A world-renowned cancer biologist, Dr. Levine is best known for his 1979 discovery of the tumor suppressor gene p53, a molecule that inhibits tumor development. His group elucidated the functions of this gene and its role in viral mediated cancers, and his research has fueled the design of a new generation of anti-cancer therapies.
Dr. Levine’s current research focuses on studying the relationship between p53 mutations and breast cancer stem cells. Using RNA microarrays, he identified the stem cell signatures of breast cancers with p53 mutations. These observations have been confirmed with several other cancers as well. He is currently developing a diagnostic tool to identify breast cancers with poor prognostic outcome. This may serve as a biomarker and help identify appropriate drug treatments for a specific tumor.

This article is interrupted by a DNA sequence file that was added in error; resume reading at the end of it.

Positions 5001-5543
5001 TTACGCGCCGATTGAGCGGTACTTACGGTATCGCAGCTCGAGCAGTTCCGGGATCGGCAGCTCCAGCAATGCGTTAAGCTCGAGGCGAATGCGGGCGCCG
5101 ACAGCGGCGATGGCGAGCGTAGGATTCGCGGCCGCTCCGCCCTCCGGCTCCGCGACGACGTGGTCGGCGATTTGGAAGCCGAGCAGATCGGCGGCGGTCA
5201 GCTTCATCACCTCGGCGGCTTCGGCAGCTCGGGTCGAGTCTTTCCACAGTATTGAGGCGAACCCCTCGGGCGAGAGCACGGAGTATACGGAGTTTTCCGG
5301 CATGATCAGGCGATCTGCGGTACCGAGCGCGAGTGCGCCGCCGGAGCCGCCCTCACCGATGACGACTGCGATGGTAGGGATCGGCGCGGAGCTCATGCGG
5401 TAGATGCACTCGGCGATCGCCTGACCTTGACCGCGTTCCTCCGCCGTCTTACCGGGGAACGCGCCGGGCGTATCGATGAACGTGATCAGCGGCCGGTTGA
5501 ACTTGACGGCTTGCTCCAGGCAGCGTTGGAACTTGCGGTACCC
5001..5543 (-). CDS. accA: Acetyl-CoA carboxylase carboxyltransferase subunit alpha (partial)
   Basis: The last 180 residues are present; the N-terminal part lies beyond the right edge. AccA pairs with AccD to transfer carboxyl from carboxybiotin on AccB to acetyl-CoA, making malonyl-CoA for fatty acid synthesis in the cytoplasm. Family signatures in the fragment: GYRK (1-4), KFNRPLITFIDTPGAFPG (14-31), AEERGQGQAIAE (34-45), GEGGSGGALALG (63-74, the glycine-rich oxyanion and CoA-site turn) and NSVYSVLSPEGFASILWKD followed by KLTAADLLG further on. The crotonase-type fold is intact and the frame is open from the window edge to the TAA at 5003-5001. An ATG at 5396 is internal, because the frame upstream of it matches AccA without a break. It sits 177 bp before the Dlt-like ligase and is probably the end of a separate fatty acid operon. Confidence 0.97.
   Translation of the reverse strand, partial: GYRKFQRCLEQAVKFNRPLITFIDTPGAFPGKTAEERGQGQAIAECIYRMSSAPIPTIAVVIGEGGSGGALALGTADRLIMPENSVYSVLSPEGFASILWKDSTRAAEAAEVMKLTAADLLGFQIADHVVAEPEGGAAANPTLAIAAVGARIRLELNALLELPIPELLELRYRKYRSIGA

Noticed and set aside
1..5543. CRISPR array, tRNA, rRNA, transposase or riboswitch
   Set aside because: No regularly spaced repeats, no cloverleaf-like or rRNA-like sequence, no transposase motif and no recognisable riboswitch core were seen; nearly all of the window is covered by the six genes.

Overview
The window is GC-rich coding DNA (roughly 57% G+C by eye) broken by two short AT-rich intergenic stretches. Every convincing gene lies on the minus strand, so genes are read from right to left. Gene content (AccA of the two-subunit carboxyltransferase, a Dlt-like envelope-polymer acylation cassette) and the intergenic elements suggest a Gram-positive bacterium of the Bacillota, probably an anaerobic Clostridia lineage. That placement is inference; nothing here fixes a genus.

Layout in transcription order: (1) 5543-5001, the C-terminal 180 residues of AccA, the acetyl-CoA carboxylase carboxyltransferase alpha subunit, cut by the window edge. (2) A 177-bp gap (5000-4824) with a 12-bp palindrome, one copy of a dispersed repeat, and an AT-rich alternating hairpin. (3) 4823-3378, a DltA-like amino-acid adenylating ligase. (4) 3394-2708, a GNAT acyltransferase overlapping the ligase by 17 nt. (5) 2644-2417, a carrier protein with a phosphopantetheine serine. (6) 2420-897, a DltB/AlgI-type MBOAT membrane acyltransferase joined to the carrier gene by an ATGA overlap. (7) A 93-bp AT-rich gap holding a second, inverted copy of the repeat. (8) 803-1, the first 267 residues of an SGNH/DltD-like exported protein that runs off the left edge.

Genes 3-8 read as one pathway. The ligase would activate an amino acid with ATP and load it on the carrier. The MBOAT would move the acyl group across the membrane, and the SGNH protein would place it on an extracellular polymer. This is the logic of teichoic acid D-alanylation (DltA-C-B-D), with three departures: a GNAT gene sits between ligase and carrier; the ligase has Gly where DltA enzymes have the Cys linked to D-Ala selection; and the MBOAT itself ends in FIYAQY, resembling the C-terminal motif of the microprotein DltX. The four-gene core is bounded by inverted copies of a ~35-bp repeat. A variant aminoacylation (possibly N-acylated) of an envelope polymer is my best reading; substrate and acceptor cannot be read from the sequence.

2012 Vallee Foundation Visiting Professorship, Harvard Medical School
2012 Onsager Medal, Norwegian University of Science and Technology
2010 Steven C. Beering Award for the Advancement of Biomedical Science, Indiana University School of Medicine
2009 Medal of Honor, American Cancer Society
2008 Kirk A. Landon-AACR Prize for Basic Cancer Research, American Association for Cancer Research
2005 Freedom to Discover Award, Bristol Myers Squibb
2001 Albany Medical Center Prize in Medicine and Biomedical Research
2000 Medal for Outstanding Contributions to Biomedical Research, Memorial Sloan-Kettering Cancer Center
1999 Charles S. Mott Prize, General Motors Cancer Research Foundation
1998-2002 President and CEO, Robert Harriet Heilbrunn Professor of Cancer Biology, Rockefeller University
1998 Louisa Gross Horwitz Prize for Biology or Biochemistry
1995 Elected Member, Institute of Medicine
1991 Elected Member, National Academy of Sciences, Washington, D.C.
1968 Professor of Biochemistry, Princeton University
1966 PhD, University of Pennsylvania